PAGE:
Grief tumbles out of us in a barbaric yawp. In the instance we hear the grief-inducing news, all of these emotions course through our bodies in various states of consciousness until we’re left screaming on blogs, or crying out through articles, or Facebook posts to friends, or stream-of-consciousness ramblings into leather journals. Grief leaves us searching for an outlet for all of the conflicting emotions—a welcome release.
Like the barbaric yawp, grief is also one way we find our own voice. It brings out the primal fear, anger, sadness, despair, and the other, sweeter raw emotions surface as well: compassion, love, respect, and the ever beautiful–hope.
I saw every one of these emotions cutting through these bird’s-eye eulogies in articles–dissecting sentences into distinct emotional categories. Here’s one of my favorites, a quote from author Anne Lamott (who grew up with Robin Williams) to her friends on Facebook:
“Here is what is true: a third of the people you adore and admire in the world and in your families have severe mental illness and/or addiction. I sure do. I have both. And you still love me. You help hold me up. I try to help hold you up. Half of the people I love most have both; and so do most of the artists who have changed and redeemed me, given me life. Most of us are still here, healing slowly and imperfectly. Some days are way too long… Gravity yanks us down, even a man as stunning in every way as Robin. We need a lot of help getting back up. And even with our battered banged up tool boxes and aching backs, we can help others get up, even when for them to do so seems impossible or at least beyond imagining. Or if it can’t be done, we can sit with them on the ground, in the abyss, in solidarity. You know how I always say that laughter is carbonated holiness? Well, Robin was the ultimate proof of that, and bubbles are spirit made visible.”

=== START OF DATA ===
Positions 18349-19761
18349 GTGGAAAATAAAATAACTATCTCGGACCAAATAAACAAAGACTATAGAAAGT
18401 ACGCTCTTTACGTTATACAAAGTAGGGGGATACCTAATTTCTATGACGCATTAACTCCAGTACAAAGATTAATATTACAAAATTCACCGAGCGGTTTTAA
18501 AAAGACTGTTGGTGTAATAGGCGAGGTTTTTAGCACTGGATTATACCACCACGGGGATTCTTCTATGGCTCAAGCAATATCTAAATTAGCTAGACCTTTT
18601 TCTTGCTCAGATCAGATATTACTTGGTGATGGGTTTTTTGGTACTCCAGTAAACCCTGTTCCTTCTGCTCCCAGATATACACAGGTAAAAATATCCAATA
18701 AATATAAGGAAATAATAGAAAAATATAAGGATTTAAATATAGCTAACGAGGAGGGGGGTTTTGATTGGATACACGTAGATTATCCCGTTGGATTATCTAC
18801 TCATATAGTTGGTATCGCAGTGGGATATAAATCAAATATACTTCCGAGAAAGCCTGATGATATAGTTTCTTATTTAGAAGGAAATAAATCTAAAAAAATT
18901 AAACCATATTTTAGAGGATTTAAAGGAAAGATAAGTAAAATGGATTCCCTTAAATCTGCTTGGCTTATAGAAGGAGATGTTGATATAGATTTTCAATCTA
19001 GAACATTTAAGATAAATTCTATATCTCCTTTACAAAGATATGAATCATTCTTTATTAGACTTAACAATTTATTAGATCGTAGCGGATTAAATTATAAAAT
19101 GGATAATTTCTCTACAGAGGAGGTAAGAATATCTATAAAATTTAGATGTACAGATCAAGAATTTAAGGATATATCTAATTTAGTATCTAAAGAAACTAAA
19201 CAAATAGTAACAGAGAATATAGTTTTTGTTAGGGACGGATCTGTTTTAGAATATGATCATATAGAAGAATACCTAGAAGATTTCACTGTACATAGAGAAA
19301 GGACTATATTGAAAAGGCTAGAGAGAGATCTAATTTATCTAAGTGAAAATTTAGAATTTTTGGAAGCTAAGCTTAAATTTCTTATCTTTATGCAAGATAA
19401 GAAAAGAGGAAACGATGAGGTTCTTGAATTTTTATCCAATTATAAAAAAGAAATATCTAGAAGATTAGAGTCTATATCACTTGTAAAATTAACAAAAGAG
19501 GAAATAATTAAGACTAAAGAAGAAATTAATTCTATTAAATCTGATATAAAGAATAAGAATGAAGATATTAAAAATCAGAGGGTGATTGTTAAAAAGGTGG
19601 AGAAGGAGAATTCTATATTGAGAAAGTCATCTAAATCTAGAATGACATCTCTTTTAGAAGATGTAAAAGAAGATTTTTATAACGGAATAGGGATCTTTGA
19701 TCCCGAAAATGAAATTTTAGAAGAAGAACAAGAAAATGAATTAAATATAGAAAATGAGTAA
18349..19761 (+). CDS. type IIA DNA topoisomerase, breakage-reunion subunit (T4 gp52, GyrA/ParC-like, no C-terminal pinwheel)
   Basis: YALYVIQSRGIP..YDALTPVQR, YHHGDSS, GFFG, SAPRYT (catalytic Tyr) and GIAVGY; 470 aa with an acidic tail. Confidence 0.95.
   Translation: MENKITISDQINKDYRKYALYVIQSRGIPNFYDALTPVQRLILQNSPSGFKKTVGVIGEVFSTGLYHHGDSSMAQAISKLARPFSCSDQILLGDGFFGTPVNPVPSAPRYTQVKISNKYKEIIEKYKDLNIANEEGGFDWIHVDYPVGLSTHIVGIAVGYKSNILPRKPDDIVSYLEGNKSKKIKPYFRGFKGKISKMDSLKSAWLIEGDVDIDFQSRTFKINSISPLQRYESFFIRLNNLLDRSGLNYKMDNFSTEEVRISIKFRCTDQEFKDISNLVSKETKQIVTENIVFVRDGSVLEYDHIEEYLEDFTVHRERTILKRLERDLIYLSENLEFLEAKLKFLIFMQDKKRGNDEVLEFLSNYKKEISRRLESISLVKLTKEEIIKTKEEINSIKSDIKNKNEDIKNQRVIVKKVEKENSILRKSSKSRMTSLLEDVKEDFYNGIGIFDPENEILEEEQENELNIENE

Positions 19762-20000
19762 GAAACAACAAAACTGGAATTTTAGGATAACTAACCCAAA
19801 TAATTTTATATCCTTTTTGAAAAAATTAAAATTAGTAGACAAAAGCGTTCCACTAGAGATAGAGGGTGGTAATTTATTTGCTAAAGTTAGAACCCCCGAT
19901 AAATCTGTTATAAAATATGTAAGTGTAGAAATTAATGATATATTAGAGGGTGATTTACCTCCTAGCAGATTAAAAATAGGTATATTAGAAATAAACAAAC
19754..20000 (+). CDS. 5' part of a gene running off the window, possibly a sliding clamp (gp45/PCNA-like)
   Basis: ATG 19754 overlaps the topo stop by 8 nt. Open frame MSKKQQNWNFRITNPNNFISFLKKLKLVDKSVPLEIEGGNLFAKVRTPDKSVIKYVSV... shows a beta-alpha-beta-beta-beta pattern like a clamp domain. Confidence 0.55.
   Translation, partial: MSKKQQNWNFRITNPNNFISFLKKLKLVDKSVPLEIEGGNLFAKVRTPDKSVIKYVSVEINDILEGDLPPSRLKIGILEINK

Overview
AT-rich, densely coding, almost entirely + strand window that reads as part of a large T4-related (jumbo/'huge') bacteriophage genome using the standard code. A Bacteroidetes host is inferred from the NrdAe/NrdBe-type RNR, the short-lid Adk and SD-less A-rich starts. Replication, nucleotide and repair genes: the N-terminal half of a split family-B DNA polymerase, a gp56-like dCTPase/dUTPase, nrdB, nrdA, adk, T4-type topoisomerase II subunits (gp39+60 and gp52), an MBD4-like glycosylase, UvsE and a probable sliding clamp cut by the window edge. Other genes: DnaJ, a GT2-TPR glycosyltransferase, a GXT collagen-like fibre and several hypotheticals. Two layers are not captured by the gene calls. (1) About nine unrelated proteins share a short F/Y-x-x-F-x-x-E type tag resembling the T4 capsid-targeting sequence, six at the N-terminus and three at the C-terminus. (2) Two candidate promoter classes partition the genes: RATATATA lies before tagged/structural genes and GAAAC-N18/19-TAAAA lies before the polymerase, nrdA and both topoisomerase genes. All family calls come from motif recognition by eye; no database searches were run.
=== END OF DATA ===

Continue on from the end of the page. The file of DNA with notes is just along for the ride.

Unexpected moments of grief are not to be taken lightly. They are tremendously emotional because they reflect the gravity of the situation at hand. And yet, if they’re vessels for carbonation, they demonstrate how levity can come while standing on holy ground. Our instinct to sound the barbaric yawp should come with the knowledge of what we’re sounding. The death of a celebrity often comes with collective cultural stirrings. Add the tragic circumstance of suicide to that, and the cultural response is amplified tenfold.
For those who didn’t feel that strongly about Robin Williams, you may still have been impacted by the nature of his death, or his experiences with depression, or addictions, or Parkinson’s. And, simultaneously, you may have been impacted by his effervescence. There’s so much to be impacted by in his story. When we experience grief and sound the barbaric yawp, we are searching for meaning, and for some way to make sense of the painful tragedy we’re experiencing. We’re looking for hope.
Is there hope for you? Is there meaning behind the carbonated holiness, shaken and stirred?
At the end of Dead Poets Society, the boys rally around their beloved Professor. In a display of solidarity led by the once-shy boy turned man, they stand on their desks defying the powers-that-be, and call out to him one last time: “Oh Captain, my Captain”.
They would follow him anywhere, risking the “abyss” because shaken and stirred, they have hope.